These were the 5 Must-Read Artificial Intelligence Articles of The Past Week:

The AI could decode what dolphins say


Dolphins are known to be highly intelligent creatures, and have even been found to construct ‘sentences’ from patterns of clicks and pulses to communicate with each other. And, using artificial intelligence, researchers are now hoping to figure out what they’re talking about.Researchers in Sweden are set to begin creating a dolphin-language dictionary using technology from language-analysis startup Gavagai AB — and, it could one day allow humans to communicate with the animals.

Source: dailymail

The Race to build and AI Chip just got real.


Google recently built its own AI chip, called the TPU, and this is widely deployed inside the massive data centers that underpin the company’s online empire. There, packed into machines by the thousands, the TPU helps with everything from identifying commands spoken into Android smartphones to choosing results on the Google search engine. But this is just the start of a much bigger wave. As CNBC revealed last week, several of the original engineers behind the Google TPU are now working to build similar chips at a stealth startup called Groq, and the big-name commercial chip makers, including Intel, IBM, and Qualcomm, are pushing in the same direction.

Source: Wired

AI willl cause people “more pain than happiness”

“Social conflicts in the next three decades will have an impact on all sorts of industries and walks of life,” said Ma, speaking at an entrepreneurship conference in China about the job disruptions that would be created by automation and the internet. A key social conflict will be the rise of artificial intelligence and longer life expectancy, which will lead to an aging workforce fighting for fewer jobs.Ma, who is usually more optimistic in his presentations, issued the warning to encourage businesses to adapt or face problems in the future. He said that 15 years ago he gave hundreds of speeches warning about the impact of e-commerce on traditional retailers and few people listened because he wasn’t as well-known as he is now.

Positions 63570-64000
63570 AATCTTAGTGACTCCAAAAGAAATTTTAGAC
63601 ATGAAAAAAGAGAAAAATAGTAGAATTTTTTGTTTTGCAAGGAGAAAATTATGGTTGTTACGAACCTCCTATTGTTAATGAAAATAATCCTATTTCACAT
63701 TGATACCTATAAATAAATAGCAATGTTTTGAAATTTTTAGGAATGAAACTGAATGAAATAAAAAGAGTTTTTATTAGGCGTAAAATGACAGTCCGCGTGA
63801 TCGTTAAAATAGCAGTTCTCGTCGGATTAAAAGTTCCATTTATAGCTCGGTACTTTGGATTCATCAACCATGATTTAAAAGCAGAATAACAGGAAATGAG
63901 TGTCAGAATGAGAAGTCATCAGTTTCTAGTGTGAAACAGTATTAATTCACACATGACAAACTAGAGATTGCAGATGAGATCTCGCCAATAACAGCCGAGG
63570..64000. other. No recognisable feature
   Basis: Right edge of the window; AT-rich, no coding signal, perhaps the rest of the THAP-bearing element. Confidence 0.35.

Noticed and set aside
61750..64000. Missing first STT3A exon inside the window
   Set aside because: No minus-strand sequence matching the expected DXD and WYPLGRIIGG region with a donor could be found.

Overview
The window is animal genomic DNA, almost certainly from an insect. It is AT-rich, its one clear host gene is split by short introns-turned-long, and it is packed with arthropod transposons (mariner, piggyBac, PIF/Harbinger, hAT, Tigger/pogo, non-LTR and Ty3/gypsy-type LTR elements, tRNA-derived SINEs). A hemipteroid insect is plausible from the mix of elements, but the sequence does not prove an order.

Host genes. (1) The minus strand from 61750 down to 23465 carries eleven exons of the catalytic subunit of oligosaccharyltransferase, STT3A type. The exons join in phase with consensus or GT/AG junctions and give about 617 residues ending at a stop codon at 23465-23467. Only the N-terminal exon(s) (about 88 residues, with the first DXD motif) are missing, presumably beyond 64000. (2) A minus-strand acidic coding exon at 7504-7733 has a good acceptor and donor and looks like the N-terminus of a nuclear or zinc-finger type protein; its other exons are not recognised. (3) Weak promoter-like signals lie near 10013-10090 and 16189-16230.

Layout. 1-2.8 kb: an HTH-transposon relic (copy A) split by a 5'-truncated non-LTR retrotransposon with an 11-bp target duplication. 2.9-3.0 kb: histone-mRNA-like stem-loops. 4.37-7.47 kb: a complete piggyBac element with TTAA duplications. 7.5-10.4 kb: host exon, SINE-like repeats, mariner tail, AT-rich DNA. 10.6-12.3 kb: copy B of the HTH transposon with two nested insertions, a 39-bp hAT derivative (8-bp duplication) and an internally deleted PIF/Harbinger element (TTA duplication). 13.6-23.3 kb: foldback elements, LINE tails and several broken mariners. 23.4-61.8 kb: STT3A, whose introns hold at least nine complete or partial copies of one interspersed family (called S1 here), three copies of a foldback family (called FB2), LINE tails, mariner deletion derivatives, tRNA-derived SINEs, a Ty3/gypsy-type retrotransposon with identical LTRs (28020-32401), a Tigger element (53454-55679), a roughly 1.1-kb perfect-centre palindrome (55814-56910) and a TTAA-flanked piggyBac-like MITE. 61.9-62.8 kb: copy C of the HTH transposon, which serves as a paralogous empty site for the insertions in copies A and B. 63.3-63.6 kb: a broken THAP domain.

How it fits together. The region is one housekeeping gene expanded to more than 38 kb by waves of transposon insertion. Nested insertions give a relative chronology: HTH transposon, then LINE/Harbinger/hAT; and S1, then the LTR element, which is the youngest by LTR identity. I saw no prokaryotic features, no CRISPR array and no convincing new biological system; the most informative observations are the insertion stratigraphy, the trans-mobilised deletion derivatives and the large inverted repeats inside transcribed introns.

Source: The Guardian

Reading an AI Car’s Mind: How NVIDIA’s Neural Net Makes Decisions


It’s just not practical to program a car to drive itself in every environment, given the nearly infinite range of possible variables involved. But, thanks to AI, we can show it how to drive. And, unlike your teenager, you can then see what it’s paying attention to. With NVIDIA PilotNet, we created a neural-network-based system that learns to steer a car by observing what people do. But we didn’t stop there. We developed a method for the network to tell us what it prioritized when making driving decisions.So while the technology lets us build systems that learn to do things we can’t manually program, we can still explain how the systems make decisions.

Source: Nvidia

As Robots Rise, How Artificial Intelligence Will Impact Jobs

In 2013, technologists Carl Benedikt Frey and Michael A. Osborne published a research that tried to predict the kinds of jobs technology is likely to replace in the next few decades. Middle-skilled workers, such as tax accountants, telemarketers and freight agents, were deemed most likely to be replaced by robots in the next few years, while skilled workers such as scientists, healthcare professionals, leaders, entrepreneurs, writers and artists were deemed the most secure. The explanation behind this inference was simple, humans are the most productive at professions that require them to regularly interact with other humans, while machines supersede them at such things as following patterns and executing routine work. The paper, however, didn’t take into assumption one key aspect.

source: Forbes